1071: Effective Dates & Deadlines
On September 1, 2021, the long-awaited Consumer Financial Protection Bureau (CFPB) provided parameters around a regulation that marks a significant event in financial services history. This regulation, known as section 1071 of the 2008 Dodd-Frank Act, mandates financial institutions (FIs) to collect and report data for small business applicants who are women-owned, minority-owned, and from underserved communities. The data collected will primarily be focused on demographic information, aiming to improve fair lending practices and ensure equitable access to credit among women and minorities.
The rule requires lending institutions to report specific data points, such as demographic information on women-owned, minority-owned, and LGBTQI+-owned small businesses. The CFPB will use this data to enforce fair lending laws and identify areas of community needs and access to credit. Furthermore, the data collected under the regulation will allow for the development of new programs and initiatives to support small businesses. This regulation marks a significant step towards fostering inclusive business practices in the financial services industry.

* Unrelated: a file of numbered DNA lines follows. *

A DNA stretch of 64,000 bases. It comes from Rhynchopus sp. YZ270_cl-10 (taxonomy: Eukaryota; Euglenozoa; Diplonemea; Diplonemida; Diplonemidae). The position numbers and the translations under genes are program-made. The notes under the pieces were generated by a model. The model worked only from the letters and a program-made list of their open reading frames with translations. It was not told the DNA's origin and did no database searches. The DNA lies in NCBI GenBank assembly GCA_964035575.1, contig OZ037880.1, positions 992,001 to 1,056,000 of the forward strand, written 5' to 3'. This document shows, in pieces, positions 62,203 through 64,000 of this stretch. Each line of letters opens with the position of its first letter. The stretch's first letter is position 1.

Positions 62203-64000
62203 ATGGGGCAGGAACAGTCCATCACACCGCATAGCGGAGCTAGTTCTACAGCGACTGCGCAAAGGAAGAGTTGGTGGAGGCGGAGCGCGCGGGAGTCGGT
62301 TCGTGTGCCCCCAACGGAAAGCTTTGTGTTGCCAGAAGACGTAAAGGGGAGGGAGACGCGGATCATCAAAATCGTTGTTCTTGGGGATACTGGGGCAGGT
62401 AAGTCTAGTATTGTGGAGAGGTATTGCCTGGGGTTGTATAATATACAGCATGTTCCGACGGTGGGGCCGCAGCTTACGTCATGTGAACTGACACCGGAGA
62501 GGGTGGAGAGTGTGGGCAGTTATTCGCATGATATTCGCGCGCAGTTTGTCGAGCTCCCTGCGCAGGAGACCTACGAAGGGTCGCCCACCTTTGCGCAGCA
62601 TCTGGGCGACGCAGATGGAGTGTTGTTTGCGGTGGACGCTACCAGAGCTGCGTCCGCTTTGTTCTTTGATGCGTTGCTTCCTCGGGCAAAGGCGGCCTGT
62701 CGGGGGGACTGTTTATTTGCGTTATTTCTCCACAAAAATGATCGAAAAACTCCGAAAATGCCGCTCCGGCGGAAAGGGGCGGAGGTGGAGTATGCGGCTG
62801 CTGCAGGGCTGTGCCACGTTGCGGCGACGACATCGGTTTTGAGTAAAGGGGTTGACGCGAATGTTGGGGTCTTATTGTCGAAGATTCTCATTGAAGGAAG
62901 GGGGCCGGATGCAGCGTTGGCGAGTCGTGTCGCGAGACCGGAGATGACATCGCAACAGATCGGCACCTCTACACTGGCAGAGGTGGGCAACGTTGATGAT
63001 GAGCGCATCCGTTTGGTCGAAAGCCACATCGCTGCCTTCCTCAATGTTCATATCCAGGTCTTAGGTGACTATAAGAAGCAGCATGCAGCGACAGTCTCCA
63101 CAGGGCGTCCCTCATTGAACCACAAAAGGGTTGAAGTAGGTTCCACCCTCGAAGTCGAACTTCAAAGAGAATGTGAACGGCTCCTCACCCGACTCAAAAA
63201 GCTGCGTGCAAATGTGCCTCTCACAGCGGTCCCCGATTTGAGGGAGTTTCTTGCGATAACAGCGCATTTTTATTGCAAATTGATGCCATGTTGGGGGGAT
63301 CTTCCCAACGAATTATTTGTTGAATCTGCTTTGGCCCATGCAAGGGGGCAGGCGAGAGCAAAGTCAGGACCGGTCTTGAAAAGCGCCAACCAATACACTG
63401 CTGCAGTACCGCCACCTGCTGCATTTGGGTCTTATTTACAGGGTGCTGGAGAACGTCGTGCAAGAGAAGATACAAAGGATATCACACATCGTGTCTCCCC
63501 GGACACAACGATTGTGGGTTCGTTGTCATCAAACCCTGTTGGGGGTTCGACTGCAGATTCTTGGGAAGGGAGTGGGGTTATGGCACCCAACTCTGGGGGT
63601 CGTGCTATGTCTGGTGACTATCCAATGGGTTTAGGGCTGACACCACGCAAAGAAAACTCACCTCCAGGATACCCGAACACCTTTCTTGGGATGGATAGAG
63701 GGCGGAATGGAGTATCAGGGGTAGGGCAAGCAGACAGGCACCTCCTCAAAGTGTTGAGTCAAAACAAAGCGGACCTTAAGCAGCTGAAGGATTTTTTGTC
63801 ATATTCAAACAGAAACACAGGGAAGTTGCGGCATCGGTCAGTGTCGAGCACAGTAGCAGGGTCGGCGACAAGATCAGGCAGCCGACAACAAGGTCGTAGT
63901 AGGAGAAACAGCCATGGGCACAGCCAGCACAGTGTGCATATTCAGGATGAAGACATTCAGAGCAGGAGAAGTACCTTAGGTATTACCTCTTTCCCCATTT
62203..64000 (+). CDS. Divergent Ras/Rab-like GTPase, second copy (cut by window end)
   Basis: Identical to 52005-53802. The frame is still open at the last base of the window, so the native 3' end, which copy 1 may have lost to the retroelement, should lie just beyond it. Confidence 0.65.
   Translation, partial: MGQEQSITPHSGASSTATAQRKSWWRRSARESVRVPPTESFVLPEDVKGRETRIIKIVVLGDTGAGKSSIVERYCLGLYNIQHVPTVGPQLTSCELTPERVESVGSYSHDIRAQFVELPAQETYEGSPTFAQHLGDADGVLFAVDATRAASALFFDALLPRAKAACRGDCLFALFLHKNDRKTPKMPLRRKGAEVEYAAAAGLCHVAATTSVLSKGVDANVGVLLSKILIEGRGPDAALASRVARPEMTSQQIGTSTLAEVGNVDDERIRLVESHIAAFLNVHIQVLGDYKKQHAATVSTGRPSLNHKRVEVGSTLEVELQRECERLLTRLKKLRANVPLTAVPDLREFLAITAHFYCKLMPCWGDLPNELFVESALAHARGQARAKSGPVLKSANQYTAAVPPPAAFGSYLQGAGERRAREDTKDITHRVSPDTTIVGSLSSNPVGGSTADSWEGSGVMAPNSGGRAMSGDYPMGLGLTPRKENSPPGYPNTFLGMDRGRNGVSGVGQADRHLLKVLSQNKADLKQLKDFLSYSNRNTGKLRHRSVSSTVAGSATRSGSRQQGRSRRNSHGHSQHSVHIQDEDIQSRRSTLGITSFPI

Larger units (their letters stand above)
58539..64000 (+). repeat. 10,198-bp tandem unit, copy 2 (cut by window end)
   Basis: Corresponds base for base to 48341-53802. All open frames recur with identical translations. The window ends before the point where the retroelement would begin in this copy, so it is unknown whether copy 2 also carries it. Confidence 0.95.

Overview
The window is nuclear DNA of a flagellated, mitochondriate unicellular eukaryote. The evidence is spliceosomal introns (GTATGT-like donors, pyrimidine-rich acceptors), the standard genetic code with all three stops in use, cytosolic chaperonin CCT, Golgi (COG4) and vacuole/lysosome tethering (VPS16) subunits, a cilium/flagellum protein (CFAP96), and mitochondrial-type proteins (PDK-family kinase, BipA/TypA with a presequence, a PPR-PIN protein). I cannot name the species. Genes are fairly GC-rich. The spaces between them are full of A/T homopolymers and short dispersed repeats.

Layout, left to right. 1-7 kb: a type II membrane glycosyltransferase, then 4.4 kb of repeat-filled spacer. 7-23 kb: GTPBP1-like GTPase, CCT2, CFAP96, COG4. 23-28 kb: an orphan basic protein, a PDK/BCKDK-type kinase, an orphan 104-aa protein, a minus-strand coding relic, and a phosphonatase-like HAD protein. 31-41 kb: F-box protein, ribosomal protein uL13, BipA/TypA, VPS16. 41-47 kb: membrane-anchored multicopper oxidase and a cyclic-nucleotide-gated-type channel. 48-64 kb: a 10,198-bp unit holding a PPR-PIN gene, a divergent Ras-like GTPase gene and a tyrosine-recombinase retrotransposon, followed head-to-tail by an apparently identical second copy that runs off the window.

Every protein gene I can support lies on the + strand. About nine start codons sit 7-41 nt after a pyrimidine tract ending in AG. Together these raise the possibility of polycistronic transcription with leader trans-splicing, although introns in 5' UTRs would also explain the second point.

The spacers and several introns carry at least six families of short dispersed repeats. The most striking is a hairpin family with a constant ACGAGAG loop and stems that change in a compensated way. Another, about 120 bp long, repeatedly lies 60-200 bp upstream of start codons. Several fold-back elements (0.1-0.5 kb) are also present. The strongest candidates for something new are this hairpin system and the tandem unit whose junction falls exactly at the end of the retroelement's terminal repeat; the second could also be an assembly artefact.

Final Rule – data collection points
The CFPB’s commentary offers further insights into required data points, such as how to categorize certain data that might not be fully covered in the text. For example, the report states, “Covered financial institutions must not discourage an applicant from responding to requests for applicant-provided data and must otherwise maintain procedures to collect such data at a time and in a manner that are reasonably designed to obtain a response; when collecting data directly from the applicant, the rule identifies certain minimum provisions that must be included within financial institutions’ procedures in order for them to be considered “reasonably designed.” The rule also clarifies that financial institutions can rely on applicant information or third-party sources when compiling data.
Under the rule, financial institutions are not required to collect race and ethnicity via visual observation or surname if an in-person applicant does not provide any ethnicity, race, or sex information for any principal owners. Instead, the data will be reported based only on information provided by the applicant. Furthermore, The CFPB is providing lenders with a sample data collection form to assist them in collecting protected demographic data from applicants. The use of the sample form is not required, but it is an available resource to financial institutions.
Firewall: The rule requires financial institutions to implement a firewall to prevent underwriters or officers from accessing certain data collected from small business loan applicants. This data includes the applicant’s responses to inquiries about protected demographic information, such as whether the applicant is a minority-owned business or a women-owned business. There are two exceptions to the firewall rule: the financial institution may determine that an employee or officer should have access to the applicant’s protected demographic information, or the financial institution may provide a notice to all applicants.